December 1, 2011

Ivonne Sigler part 2

(part 1 here)

Kawashima Textile School, an amazing one-kind school.

In June, I visited the Kawashima Industry Museum. I was marveled with the quality and the persistence to achieve perfection on textiles.

Three months ago I had come to Japan and I already had had an approach to Japanese traditional crafts, but seeing a place in the industrial process which had maintained high quality standards was impressive!

Indeed, Japanese people have genes for liking textile's excellence.
In this visit, I discovered that Kawashima Company has a Textile School. My wish to attend to this school came true with the support of Kyoto Institute of Technology.

Between August to September, I had the opportunity to attend the Chuya Ori Workshop with Keiko Yoshida Sensei; the Natural Dye Workshop with Masaru Hori Sensei; and finally, the Nassen Gasuri Workshop with Kozue Yamamoto Sensei.

In the Chuya Ori Workshop I learnt the importance of small details. For example, tying a proper knot is an action that usually goes unnoticed, but is very important. Keiko Yoshida helped me a lot to introduce me to the school and teachers with her fluent English.

With Hori-Sensei, I discovered the beautiful natural dyeing colors that the Japanese people have produced for centuries. Hori-Sensei's dyeing technique with two rods or metal 'hashi" was new for me.

As a Spanish speaker this was the most difficult class, because of its many vocabularies in Japanese. But Hori-Sensei and my team encouraged me in doing the exercises and supported me with the translation of concepts in English.

Yamamoto Sensei's Workshop was interesting. It was my first time I dyed on the loom with the stencil technique. This course taught me the importance of concentration and to know your own rhythm for working.

In these three workshops, the teachers and students showed me a part of Japanese culture: the significance of small details, the importance teamwork, to be patience and perseverant to achieve your own goals.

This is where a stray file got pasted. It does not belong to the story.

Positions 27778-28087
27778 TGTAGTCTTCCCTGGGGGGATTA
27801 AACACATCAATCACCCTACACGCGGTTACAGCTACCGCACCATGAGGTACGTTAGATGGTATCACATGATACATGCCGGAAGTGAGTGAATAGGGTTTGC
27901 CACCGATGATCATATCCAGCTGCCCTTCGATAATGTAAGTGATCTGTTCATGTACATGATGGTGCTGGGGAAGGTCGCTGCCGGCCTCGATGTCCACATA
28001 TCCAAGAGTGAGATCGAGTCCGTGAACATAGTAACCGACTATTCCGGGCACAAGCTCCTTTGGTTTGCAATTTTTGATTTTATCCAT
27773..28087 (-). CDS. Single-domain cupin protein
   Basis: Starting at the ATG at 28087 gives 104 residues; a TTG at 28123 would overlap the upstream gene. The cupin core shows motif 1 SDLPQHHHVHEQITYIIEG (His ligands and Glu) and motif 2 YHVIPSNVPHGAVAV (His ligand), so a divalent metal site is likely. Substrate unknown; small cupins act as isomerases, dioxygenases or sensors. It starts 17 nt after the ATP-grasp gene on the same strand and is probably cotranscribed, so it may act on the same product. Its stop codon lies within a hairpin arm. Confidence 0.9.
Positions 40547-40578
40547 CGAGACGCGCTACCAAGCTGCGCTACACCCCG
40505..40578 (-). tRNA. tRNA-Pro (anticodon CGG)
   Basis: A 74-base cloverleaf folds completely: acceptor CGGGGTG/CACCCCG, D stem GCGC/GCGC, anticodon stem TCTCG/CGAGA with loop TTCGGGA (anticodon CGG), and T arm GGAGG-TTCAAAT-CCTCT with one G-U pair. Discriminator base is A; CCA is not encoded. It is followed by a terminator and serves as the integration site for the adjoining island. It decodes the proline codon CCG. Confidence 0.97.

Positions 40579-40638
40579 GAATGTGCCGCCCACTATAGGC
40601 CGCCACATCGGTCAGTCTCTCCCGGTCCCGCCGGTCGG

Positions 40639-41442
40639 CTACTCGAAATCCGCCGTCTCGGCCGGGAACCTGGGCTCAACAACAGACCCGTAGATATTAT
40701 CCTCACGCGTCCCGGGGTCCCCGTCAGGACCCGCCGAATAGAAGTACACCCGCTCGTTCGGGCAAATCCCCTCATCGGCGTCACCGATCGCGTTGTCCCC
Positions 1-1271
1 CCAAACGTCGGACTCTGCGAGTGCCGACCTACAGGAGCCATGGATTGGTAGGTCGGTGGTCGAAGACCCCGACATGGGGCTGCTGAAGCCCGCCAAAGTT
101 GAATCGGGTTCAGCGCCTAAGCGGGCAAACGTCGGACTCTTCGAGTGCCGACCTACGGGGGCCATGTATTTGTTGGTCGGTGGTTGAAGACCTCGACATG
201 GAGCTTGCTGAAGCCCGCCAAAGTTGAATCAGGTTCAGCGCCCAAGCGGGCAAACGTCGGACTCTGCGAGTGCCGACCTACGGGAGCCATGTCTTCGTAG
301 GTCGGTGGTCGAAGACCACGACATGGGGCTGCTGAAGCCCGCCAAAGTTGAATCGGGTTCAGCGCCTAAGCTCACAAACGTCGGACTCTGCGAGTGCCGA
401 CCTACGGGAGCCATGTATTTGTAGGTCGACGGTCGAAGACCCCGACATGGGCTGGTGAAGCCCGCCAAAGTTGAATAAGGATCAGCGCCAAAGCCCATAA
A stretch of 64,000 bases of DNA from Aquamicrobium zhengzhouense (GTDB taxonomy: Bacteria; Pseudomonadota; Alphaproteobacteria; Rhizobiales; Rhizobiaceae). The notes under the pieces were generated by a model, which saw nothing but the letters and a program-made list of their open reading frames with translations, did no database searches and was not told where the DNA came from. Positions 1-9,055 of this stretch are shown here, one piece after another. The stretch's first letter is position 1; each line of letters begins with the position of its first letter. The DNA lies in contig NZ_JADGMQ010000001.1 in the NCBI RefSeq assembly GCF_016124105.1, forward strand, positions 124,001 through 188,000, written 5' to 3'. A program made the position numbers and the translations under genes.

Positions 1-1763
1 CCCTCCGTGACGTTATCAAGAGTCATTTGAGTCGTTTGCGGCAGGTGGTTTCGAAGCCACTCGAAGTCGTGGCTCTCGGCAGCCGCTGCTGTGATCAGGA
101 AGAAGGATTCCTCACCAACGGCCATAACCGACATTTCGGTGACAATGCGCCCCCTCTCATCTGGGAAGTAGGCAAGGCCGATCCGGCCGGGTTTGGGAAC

Kawashima Textile School is different from others. It doesn’t matter how old are you or what your profession is, only if you are really interested in learning about textiles.

Not only the workshops are high quality programs, all the teachers and people that I met in KTS were high qualified. I’m so grateful with their advise, otherwise I couldn’t have approached other textile artists, artisans and designers to complete my JICA's research.

Thank you so much to KTS for everything! I hope the School continues supporting textile lovers!

Ivonne Sigler part 1

Hi, my name is Ivonne Sigler. I’m a young textile designer in Mexico.
At the beginning of this year, I traveled to Japan because I made a training course in “Modern Design and Traditional Culture & Craftsmanship” held by the Japan International Cooperation Agency (JICA).

This eight-month’s training course consisted in two parts. The first period was formed of master course’s classes in Kyoto Institute of Technology; related on Japanese traditional culture and aesthetics.

For example, I attended lectures given by Mr. Kitayama the gardener of Kodaiji's Temple; by Mr. Keimei a famous Buddha Sculptor; and by Mr. Morito an Architectural decorator. I also visited Watabun Company (brocades from Nishijin), Zuikogama Company (Ceramics), Shoeidou Company (Incense), and others. This was my first deep approach to Japanese traditional culture trough their artists and artisans.

The second part of the program began on September. It consisted in making my personal project. Because I am a textile designer I decided to research about traditional weaving and dyeing techniques, as well as interviewing textile and fashion designers: to learn how they apply the traditional techniques in the contemporary clothes or interior design.

My research consisted of eight interviews, eight weaving and dyeing workshops, stays in other cities, like: Tokyo, Okinawa and Nagoya; and visits to remarkable temples or buildings, museum’s exhibitions and design stores.

The design process that I learnt in Japan was unexpected. The Japanese Design is so close to philosophy and also to humans. I could notice a strong relationship with human’s fundamental problems, such as those connected with existence, knowledge, values, reason and language.
As designers we are focus on the aesthetic or the functional of the product for follow the market constants demands. But when we rediscover the past techniques and we stay in contact with the artisan's work, we remind the importance of pursuing bring a better service to humankind using wisely the natural resources and knowledge.

The designer’s main goal should be to build a bridge between these artisans and the common people. Always reminding that before products are the human beings.

Above all, we have to preserve things that remind us of our humanity.